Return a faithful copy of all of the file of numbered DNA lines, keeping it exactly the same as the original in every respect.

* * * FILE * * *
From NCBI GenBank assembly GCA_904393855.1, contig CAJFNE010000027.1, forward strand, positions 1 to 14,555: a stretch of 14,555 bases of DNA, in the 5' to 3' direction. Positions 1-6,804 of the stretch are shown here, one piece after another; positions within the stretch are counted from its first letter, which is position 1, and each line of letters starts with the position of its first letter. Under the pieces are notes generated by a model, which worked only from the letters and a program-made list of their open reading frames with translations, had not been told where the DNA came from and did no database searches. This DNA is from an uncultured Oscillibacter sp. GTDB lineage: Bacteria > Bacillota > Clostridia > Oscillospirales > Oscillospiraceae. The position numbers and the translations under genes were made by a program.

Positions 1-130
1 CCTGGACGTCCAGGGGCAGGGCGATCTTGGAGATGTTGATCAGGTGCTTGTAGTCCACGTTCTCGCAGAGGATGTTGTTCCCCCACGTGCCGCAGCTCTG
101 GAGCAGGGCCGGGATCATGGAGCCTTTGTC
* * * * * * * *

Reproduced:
From NCBI GenBank assembly GCA_904393855.1, contig CAJFNE010000027.1, forward strand, positions 1 to 14,555: a stretch of 14,555 bases of DNA, in the 5' to 3' direction. Positions 1-6,804 of the stretch are shown here, one piece after another; positions within the stretch are counted from its first letter, which is position 1, and each line of letters starts with the position of its first letter. Under the pieces are notes generated by a model, which worked only from the letters and a program-made list of their open reading frames with translations, had not been told where the DNA came from and did no database searches. This DNA is from an uncultured Oscillibacter sp. GTDB lineage: Bacteria > Bacillota > Clostridia > Oscillospirales > Oscillospiraceae. The position numbers and the translations under genes were made by a program.

Positions 1-130
1 CCTGGACGTCCAGGGGCAGGGCGATCTTGGAGATGTTGATCAGGTGCTTGTAGTCCACGTTCTCGCAGAGGATGTTGTTCCCCCACGTGCCGCAGCTCTG
101 GAGCAGGGCCGGGATCATGGAGCCTTTGTC